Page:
After breakfast, we headed out to the Quarter. Sandi hadn't spent much "touristy" time in N.O., so we walked along the riverfront, traipsed through the Quarter, and ended up at Cafe Pontalba (in Jackson Square) for lunch. The place was crowded, but the line moved quickly, and pretty soon another perfect table (right near one of the big open windows - we were practically on the sidewalk) was cleared. We went over to sit down, and as we were making ourselves comfortable, this grandma and a young boy of about 11 walked up. The little boy immediately screamed, "Where's my FOOD?!" and burst into this cross between a high scream and a wailing keen. Apparently, they had gotten up from their table (er, our table?) to go to the bathroom, and the restaurant staff had unknowingly cleared it, even though they weren't finished. Awk. Ward.

The restaurant gave them new entrees - TO GO. (The kid was still screaming. Ouch.) After feeling bad for a while, we figured, "Why let perfectly good red beans and rice and po boys go to waste?" and chowed down. YUM. We could see quite a few of the street performers from our perch, in addition to the entertaining parade of humanity passing by.

After lunch, we headed out to The National D-Day Museum. I had never been, but the attraction had been on my short list since it opened. It was amazing. First of all, the subject of the exhibit is touching because it is about US. I've been to alot of famous sites/churches/museums in Europe, and they were perfectly wonderful, but I never felt very personally involved in what I was observing. What's different about this museum is that my grandfather and my grandmother's brothers fought in WWII. The subject matter was about people I knew and loved.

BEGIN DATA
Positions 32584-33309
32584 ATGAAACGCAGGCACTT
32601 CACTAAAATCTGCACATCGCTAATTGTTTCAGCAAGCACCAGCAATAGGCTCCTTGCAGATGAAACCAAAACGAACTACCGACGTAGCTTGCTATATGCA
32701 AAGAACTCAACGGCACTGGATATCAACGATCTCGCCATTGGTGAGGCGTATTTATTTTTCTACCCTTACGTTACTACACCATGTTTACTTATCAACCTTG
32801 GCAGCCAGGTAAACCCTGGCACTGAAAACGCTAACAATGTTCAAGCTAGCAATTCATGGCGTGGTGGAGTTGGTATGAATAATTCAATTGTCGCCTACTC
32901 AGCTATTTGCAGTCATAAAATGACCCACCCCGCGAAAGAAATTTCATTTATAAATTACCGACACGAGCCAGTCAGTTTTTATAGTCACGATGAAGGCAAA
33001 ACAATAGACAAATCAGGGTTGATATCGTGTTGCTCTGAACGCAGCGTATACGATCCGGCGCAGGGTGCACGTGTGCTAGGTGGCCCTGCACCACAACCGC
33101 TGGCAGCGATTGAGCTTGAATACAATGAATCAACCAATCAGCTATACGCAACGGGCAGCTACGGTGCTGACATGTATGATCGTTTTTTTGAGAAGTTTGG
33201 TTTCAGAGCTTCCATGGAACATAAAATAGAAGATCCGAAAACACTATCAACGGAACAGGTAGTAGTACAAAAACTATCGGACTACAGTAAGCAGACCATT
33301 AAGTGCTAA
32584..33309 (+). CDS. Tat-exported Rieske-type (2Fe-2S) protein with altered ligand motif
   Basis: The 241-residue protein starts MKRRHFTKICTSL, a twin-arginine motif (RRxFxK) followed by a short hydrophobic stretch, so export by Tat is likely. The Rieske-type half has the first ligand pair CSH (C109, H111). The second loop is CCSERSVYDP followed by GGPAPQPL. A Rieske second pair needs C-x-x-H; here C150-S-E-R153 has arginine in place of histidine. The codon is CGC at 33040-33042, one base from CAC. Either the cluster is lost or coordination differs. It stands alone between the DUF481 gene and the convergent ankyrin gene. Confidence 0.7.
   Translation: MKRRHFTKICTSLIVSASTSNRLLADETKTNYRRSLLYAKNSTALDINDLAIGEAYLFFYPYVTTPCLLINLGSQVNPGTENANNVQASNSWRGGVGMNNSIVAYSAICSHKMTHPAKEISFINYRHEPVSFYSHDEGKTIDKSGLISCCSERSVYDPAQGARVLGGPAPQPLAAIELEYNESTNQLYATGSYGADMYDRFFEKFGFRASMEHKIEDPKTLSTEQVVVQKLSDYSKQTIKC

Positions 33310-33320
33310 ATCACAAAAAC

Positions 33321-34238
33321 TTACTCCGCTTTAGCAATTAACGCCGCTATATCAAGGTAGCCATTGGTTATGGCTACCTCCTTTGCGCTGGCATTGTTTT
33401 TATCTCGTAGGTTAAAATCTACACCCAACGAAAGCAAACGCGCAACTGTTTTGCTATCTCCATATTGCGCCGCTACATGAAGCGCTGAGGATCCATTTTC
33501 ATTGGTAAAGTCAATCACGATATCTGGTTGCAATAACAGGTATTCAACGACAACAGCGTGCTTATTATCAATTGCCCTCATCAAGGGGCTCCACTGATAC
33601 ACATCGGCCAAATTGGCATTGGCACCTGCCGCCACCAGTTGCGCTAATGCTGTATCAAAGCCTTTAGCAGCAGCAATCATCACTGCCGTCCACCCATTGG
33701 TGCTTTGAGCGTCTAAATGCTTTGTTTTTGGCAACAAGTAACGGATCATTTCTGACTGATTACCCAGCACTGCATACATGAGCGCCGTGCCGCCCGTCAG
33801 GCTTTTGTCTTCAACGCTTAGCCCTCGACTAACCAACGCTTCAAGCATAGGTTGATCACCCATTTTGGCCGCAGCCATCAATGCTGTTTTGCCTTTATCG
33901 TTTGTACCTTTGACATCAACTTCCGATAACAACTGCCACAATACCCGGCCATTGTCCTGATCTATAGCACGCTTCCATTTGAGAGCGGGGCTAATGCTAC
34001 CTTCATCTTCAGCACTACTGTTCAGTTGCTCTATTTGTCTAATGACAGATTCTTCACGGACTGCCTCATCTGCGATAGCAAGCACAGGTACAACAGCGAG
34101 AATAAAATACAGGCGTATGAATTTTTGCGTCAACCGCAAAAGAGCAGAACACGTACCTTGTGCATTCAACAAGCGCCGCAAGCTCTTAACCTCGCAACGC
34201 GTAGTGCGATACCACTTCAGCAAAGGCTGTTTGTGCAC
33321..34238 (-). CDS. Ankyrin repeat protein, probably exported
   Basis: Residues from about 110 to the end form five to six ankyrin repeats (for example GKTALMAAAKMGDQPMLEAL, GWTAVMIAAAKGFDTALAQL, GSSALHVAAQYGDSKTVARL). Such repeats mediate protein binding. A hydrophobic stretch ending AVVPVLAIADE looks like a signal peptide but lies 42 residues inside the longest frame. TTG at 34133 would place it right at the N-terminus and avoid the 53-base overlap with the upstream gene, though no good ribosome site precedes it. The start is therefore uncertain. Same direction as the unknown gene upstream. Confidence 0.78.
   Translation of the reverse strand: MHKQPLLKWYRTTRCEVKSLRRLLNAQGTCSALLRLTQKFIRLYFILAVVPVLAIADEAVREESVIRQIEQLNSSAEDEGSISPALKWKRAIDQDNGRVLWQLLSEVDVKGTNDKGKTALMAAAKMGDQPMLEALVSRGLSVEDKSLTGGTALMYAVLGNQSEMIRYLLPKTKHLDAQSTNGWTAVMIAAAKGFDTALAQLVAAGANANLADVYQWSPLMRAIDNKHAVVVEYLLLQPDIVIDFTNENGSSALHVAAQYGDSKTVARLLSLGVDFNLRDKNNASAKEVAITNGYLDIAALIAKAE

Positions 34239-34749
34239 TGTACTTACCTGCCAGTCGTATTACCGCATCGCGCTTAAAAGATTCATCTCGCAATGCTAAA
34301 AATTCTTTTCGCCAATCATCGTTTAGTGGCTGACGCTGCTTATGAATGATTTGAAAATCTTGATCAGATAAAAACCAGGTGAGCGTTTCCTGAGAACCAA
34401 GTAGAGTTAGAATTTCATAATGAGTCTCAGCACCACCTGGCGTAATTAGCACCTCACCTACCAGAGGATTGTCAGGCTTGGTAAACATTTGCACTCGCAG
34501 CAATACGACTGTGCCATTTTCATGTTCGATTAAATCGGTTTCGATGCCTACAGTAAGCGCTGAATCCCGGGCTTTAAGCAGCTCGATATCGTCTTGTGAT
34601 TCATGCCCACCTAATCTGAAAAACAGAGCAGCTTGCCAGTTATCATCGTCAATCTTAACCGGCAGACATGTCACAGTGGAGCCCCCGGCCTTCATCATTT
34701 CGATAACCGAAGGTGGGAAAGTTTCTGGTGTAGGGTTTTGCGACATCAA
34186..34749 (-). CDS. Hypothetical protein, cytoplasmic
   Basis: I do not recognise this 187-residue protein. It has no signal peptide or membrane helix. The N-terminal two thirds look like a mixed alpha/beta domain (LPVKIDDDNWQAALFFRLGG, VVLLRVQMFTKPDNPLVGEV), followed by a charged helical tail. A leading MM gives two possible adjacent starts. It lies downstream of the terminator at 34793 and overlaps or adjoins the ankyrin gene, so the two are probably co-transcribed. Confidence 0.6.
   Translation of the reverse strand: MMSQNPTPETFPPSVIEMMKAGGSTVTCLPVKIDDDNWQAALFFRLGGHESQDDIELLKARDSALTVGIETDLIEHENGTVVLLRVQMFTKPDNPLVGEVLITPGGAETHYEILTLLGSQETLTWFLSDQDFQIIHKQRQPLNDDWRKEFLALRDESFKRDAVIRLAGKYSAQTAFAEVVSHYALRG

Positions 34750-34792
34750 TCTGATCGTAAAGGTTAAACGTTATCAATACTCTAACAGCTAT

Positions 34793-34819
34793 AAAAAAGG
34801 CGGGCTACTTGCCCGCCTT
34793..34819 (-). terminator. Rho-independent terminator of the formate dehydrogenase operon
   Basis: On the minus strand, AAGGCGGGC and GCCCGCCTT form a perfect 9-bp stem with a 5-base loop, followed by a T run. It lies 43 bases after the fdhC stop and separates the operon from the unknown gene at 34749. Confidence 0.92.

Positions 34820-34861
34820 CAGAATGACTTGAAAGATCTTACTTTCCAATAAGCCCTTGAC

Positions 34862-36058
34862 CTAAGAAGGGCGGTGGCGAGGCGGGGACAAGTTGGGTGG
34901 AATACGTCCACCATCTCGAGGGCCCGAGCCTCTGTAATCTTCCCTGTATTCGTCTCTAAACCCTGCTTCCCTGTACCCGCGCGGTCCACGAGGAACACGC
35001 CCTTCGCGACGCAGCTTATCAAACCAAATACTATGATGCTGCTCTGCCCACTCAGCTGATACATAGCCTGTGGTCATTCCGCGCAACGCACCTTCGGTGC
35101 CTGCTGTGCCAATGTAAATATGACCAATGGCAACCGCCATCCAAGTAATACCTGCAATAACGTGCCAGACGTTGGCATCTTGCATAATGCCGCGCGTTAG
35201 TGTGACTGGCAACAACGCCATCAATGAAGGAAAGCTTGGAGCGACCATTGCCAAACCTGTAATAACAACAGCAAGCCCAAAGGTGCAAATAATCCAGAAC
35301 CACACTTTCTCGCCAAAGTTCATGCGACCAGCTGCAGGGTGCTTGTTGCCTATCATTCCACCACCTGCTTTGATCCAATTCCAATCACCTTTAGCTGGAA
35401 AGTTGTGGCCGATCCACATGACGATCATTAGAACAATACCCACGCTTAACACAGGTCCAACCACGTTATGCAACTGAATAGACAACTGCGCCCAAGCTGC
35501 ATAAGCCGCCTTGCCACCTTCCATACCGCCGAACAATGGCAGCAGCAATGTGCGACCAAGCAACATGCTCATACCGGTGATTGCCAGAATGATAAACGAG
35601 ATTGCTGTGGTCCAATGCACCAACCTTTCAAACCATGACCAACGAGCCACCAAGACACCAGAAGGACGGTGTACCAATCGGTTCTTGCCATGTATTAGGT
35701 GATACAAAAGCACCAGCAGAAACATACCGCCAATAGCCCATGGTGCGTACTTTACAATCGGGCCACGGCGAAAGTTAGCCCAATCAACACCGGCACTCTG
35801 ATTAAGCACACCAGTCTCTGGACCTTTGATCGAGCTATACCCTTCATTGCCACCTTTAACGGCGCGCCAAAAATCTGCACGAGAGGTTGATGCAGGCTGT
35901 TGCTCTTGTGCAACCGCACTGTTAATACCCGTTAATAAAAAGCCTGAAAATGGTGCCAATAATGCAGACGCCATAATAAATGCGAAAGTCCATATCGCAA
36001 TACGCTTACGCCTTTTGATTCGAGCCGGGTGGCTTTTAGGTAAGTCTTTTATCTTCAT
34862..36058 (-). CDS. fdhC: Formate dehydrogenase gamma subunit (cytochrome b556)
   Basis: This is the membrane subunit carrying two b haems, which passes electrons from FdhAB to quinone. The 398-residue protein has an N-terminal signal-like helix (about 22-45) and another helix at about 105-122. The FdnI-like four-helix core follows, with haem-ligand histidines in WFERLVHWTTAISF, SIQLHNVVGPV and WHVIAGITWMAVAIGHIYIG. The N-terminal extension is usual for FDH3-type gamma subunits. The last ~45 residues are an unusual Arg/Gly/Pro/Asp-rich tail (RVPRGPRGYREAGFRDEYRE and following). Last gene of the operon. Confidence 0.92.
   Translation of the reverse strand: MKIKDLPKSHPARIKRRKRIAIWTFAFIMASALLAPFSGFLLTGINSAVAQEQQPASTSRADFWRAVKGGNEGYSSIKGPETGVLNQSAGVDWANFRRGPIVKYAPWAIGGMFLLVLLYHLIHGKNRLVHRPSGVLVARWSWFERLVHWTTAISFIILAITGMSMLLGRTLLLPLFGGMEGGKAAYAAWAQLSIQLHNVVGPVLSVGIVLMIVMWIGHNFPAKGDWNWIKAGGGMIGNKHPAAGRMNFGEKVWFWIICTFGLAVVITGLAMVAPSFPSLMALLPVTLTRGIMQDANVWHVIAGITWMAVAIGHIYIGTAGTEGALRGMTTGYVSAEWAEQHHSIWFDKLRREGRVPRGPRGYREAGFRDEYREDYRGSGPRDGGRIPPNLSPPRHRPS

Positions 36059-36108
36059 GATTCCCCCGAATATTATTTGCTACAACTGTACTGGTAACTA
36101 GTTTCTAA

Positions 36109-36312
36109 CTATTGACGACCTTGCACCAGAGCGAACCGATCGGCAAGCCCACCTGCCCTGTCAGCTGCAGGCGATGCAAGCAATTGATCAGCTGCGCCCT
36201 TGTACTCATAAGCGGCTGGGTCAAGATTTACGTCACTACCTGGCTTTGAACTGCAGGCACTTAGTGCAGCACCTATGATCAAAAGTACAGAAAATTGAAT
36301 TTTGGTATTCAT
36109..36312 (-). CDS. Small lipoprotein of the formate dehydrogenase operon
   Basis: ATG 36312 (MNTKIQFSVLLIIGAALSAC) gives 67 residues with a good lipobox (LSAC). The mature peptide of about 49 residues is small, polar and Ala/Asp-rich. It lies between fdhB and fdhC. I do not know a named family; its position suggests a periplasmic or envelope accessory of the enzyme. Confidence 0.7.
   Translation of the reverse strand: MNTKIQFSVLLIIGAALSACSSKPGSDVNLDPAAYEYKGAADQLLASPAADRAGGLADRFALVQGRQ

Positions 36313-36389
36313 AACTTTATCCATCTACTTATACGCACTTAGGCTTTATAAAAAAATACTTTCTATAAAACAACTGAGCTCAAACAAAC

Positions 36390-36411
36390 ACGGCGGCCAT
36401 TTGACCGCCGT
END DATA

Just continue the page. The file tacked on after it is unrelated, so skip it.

Plus, the whole place is brilliantly laid-out. The exhibits build slowly through the planning and preparation for D-Day, and by the time you arrive at the section of the museum devoted to the storming of the beaches, you are totally keyed up. It was profoundly moving, and the use of the personal effects of soldiers and their direct testimony resulted in a tremendous experience. Not to be missed!!!

We basically stayed until the museum shut down, and then we headed over to St. James Cheese Company for dinner. Oh. My. Gawd. I got the three-cheese tasting board, which came with Comte (delish), goat cheese studded with raisins (which you MUST try) and a third, unremarkable cheese. Also included were sliced pears, honeyed walnuts, grapes, and a lovely sliced baguette. Add a nice glass of red, and I call that dinner. We ate and ate and ate, and Stace's sweet sis and her hubby joined us for some wonderful conversation. The weather was really mild, so we got to eat outside. I loved this place and would recommend it to anyone.

And of course, Stacey couldn't just let the eating be over at that point, could she? NOOOO. She then toted us to Sucre, an upscale artisan candy shop and bakery. At this point, I was beginning to feel like Templeton from Charlotte's Web (you know, the night he goes to the fair and eats WAY too much? Skip ahead to 1:40 for my true mood at this point.). But what can I say? I'm weak. I had a caramel-y, chocolate-y, coffee-flavored something, plus a cup of decaf. I tried to convince Sandi and Stace to doll up and go dancing with me afterwards, but no luck. (I must admit, I was exhausted myself. I tried leaning my head on Sandi's shoulder, but her bony arm nearly gave me a flesh wound. We've GOT to fatten her up a bit before we go out of town again . . . )

We headed back to our non-haunted hotel and hit the hay.
Check back later for our second day of meals, um, adventures!

Monday, February 02, 2009

On knitting

When I was over at Sandi's yesterday, she taught me how to knit. Now, on Facebook, she's all, "Oh, I just seem to rub off on people. Tee hee," but that is totally not the way things are going down. I was sitting there, minding my own business, trying to eat an entire pound of chocolate-covered pretzels, and she said, "Come on! I'll teach you how to knit!"